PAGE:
What is the future of telehealth in dentistry?
LEIPZIG, Germany: As a result of the SARS-CoV-2 pandemic, the vast majority of dental practices around the world have been partially or completely shut down at times, and routine dental check-ups have been postponed as a result. Whereas some practices have reopened to offer in-person treatment—albeit with enhanced personal protective equipment measures—others have modified their services to offer teledentistry.
According to an article published by DentistryIQ, teledentistry’s history extends further back than one might think. It was first introduced in a project conducted by the US Department of Defense in 1994 and, over the ensuing years, was increasingly adopted by more dentists, primarily by those working in geographically remote locations.
In 2015, the clear aligner treatment provider SmileDirectClub launched a teledentistry-first model that allowed consumers to purchase do-it-yourself (DIY) aligner kits with supervision provided through video consultations with a health professional. The company grew steadily over the following years before holding an initial public offering in September 2019 that yielded mixed results. Meanwhile, its remote aligner therapy approach continued to draw criticism from orthodontists who insisted that a trained professional had to supervise this kind of treatment.
Nevertheless, SmileDirectClub’s virtual approach was proved to have certain benefits when dental practices across the globe were forced to effectively close their doors to patients in March 2020. Though most countries have since eased restrictions and allowed practices to reopen to some degree for routine treatments, precautionary measures in place have resulted in certain vulnerable patient groups opting for alternatives such as teledentistry.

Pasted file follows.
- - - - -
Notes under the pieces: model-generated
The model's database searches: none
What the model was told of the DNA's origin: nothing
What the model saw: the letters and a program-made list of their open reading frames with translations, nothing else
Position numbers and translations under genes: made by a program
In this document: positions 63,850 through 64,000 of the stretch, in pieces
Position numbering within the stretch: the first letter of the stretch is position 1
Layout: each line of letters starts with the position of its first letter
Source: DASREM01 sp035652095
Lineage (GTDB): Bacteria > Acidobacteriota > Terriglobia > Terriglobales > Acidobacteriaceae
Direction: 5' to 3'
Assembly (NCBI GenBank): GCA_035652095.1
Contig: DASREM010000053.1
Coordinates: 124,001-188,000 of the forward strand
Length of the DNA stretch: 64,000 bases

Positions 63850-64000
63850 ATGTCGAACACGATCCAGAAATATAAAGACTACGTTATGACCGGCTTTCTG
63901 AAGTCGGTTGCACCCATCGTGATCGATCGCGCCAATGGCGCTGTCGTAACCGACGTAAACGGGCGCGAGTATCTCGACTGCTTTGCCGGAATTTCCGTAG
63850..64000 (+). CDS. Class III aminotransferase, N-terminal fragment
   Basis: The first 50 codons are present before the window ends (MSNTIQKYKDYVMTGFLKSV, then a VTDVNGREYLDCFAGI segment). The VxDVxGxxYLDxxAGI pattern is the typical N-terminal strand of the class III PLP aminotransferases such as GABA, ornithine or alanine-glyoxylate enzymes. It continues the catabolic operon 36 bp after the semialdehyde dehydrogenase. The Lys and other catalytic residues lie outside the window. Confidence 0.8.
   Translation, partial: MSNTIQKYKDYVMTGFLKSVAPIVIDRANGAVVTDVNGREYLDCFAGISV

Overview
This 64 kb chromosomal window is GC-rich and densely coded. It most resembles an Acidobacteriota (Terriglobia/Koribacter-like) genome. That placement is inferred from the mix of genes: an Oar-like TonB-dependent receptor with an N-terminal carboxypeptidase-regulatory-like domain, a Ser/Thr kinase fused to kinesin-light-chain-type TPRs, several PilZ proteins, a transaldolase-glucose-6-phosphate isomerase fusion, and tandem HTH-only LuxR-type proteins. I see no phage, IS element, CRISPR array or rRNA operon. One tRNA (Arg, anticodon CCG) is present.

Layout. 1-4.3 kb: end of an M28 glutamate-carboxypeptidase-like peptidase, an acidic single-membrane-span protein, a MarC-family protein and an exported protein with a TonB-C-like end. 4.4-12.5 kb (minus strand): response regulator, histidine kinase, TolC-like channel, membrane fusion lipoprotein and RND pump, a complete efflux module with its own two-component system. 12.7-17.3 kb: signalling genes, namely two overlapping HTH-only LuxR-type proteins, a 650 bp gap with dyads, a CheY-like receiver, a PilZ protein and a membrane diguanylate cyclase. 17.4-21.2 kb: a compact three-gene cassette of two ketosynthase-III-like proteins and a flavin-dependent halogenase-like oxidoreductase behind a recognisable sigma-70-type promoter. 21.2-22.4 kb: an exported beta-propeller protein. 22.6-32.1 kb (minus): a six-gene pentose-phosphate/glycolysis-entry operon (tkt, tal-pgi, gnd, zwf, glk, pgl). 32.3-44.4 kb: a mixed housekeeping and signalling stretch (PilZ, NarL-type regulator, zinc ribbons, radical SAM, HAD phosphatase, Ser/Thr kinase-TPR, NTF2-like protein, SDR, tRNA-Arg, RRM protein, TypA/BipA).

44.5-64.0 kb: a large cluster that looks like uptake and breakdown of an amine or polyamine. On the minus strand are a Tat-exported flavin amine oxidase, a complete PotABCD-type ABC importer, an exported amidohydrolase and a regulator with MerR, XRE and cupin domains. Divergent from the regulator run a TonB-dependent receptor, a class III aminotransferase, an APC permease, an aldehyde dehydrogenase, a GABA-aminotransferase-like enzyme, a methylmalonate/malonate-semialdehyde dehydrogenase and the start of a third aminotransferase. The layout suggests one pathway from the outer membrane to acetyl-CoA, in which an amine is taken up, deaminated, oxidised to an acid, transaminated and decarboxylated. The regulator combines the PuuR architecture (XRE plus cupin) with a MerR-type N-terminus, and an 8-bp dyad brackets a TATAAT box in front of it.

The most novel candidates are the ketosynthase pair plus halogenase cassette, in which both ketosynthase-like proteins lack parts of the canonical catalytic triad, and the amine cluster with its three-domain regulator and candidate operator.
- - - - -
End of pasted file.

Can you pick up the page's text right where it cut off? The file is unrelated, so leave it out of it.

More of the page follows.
Last year, the UK-based dentist Dr Yasmin George and Australia’s Dr Jalal Khan shared their teledentistry experiences with Dental Tribune International. George outlined a particular instance in which she had, with the aid of a phone camera, successfully instructed a patient’s husband on how to seal off his wife’s newly broken tooth “with a bit of temporary filling material”.
Both George and Khan stated that they would continue to offer teledentistry services, particularly during the early pre-diagnostic stages of dental treatment. However, they were also united in opposition to the idea of dentist-guided DIY dentistry, such as that described in the example above, becoming a more common treatment option in the future.
The pandemic is unlikely to end anytime soon, and in-person dental check-ups will continue to be limited. The potential for teledentistry is clear. A recent survey conducted by the DentaQuest Partnership for Oral Health Advancement found that 75% of dentists who already provide teledentistry services expect the volume of remotely consulted patients to either stay steady or increase over the coming 12 months. However, only 34% of those surveyed actually see, or plan to see, patients via teledentistry platforms. This suggests that many dentists are either unaware of this type of technology or are unwilling to engage with it.
Whereas companies like SmileDirectClub have pursued a direct-to-consumer route, others remain firm on using teledentistry to prioritise the dentist–patient relationship. On the one hand, Henry Schein announced in September that it would be offering dentists MouthWatch’s TeleDent, a teledentistry platform that utilises videoconferencing to allow practitioners to conduct pre-visit screenings, consultations and even emergency triaging virtually. The American start-up Dentulu, on the other hand, bridges this divide by offering patients a mobile app through which they can “connect with a licensed dentist within 5 minutes from anywhere in the world”, according to the company.
Regardless of the form it takes, it seems apparent that telehealth will continue to play a considerable role in the provision of dental services, at least as long as SARS-CoV-2-related restrictions remain in place.